In July 2020, we posted a blog explaining that there is no such thing as a “routine” dental x-ray. As it turns out, one recent study concluded that many dental providers are, in fact,overprescribing x-rays. What’s worse, an alarming percentage of X-ray examinations are generated by non-clinically related motives.
Given the ongoing discussions about safety and efficacy of teleorthodontics and whether there is a need for the review of the use of radiographs in providing orthodontic care, the journal Oral Surgery, Oral Medicine, Oral Pathology and Oral Radiology just published an article titled, Estimation of X-ray Radiation Related Cancers in U.S. Dental Offices: Is it worth the risk? Drs. Benn and Vig’s conclusions validated the ATDA’s warning from last summer about the unnecessary and harmful overuse of x-rays in orthodontic treatment.
In fact, some of the most alarming findings highlighted in the study were the degrees to which the use of x-rays has become routine:• 82% of hygienists reported that there were times when dentists did not perform clinical examinations before prescribing radiographs• One third of hygienists reported that radiography intervals were based on patient’s insurance reimbursement.• Financial incentives have a substantial impact on a dentist’s decision to conduct dental X-raying.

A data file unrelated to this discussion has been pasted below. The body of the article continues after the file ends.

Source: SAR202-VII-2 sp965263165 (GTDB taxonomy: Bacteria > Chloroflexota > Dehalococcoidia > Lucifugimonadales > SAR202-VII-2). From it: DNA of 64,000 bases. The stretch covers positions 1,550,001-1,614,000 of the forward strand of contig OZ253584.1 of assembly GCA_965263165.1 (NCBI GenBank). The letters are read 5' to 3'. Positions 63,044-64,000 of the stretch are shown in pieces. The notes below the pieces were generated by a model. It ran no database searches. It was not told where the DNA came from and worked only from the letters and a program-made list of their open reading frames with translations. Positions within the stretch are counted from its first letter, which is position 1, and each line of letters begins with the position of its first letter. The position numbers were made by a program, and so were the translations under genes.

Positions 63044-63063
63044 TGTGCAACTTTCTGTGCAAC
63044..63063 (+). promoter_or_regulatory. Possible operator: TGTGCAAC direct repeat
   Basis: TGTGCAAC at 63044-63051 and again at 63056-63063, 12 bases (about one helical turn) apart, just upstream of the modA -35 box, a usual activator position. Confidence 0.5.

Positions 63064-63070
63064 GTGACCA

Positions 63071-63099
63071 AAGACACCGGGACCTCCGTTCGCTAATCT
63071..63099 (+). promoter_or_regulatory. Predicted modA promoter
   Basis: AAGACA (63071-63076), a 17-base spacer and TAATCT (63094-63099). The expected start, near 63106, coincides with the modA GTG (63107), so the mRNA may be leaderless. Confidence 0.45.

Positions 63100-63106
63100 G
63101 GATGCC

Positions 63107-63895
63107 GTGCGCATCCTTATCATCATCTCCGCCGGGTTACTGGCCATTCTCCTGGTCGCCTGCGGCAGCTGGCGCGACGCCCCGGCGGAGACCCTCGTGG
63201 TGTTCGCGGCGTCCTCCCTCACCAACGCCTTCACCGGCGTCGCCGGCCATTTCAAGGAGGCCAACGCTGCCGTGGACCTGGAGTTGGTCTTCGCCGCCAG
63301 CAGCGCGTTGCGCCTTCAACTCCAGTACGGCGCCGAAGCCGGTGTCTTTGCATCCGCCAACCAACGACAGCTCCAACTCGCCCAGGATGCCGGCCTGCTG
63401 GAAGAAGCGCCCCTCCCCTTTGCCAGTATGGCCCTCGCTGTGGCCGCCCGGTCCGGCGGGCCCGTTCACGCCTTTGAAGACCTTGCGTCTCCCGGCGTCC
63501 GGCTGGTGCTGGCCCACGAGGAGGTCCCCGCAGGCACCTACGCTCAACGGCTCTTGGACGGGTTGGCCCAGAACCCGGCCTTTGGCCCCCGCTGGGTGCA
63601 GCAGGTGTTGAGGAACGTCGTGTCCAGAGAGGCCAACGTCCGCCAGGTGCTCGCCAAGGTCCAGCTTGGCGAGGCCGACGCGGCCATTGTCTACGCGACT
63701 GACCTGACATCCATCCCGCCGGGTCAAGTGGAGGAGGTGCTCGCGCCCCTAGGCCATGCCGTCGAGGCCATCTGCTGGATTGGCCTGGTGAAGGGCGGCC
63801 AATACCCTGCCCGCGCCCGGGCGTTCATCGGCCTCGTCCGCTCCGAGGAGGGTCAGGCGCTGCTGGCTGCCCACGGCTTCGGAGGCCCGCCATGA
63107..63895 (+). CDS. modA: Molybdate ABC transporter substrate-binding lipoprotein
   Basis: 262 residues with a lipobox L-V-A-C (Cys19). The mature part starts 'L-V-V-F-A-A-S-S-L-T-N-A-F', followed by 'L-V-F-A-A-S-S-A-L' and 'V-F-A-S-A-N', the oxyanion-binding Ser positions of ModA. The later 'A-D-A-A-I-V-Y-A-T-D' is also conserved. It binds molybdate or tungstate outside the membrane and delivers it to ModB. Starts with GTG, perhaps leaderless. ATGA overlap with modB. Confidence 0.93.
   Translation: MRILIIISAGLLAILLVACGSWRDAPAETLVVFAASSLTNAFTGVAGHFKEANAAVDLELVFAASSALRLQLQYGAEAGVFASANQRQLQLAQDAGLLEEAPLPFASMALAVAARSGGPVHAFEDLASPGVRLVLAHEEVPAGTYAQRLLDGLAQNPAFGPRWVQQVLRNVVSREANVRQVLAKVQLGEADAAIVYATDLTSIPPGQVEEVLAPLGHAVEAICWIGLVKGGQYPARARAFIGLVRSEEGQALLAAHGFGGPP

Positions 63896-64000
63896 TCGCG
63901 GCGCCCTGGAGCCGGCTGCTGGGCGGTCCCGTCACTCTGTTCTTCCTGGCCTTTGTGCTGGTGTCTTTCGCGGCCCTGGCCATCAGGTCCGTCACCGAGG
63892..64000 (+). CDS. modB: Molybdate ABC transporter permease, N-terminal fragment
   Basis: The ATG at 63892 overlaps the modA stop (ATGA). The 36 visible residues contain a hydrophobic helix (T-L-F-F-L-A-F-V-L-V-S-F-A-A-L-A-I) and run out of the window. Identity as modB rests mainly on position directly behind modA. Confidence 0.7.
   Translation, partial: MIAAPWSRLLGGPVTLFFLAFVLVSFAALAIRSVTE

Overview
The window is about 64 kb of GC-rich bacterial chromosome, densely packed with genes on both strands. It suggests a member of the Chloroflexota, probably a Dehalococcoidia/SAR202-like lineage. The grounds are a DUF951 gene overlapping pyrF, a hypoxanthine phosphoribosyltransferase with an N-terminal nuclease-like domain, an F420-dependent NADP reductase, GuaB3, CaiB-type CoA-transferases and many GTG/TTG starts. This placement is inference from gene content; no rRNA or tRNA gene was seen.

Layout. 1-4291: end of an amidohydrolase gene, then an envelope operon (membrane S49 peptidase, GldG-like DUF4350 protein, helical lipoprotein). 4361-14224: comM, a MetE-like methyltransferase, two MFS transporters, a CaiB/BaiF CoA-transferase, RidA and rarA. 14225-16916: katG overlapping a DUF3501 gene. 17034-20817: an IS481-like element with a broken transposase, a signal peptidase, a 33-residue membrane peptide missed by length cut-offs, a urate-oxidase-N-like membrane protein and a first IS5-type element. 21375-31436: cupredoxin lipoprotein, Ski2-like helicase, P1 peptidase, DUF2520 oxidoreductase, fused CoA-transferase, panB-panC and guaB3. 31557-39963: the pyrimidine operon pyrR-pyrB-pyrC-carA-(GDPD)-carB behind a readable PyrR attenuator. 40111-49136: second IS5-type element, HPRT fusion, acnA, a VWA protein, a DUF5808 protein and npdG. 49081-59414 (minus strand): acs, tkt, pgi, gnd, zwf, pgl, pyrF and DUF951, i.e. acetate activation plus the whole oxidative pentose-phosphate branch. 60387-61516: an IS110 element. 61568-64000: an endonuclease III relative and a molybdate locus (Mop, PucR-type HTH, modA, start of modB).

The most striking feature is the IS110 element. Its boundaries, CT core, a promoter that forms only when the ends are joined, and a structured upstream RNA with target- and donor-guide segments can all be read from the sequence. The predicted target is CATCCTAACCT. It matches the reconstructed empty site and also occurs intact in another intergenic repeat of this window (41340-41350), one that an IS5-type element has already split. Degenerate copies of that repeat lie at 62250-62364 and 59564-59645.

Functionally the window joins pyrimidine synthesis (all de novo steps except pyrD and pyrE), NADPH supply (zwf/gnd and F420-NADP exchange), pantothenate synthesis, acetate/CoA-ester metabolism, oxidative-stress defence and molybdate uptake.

Couple the findings above with the study’s findings below:• USA 2019 Dental X-ray examinations estimated to cause 967 cancers.• In 2020 – 2021 dental x-rays in all orthodontic courses of treatment may possibly generate 135 cancers. This is probably an underestimate.• Dentists and patients are unaware of magnitude of radiographic cancer risks.
If dentists and orthodontists were to follow ADA and other recommended guidelines in practice, then they “may possibly reduce the cancers” caused by dental radiography by over 75%.These conclusions should serve as a reminder to all providers of the well-established guidance on the use of x-rays – in short, less is more.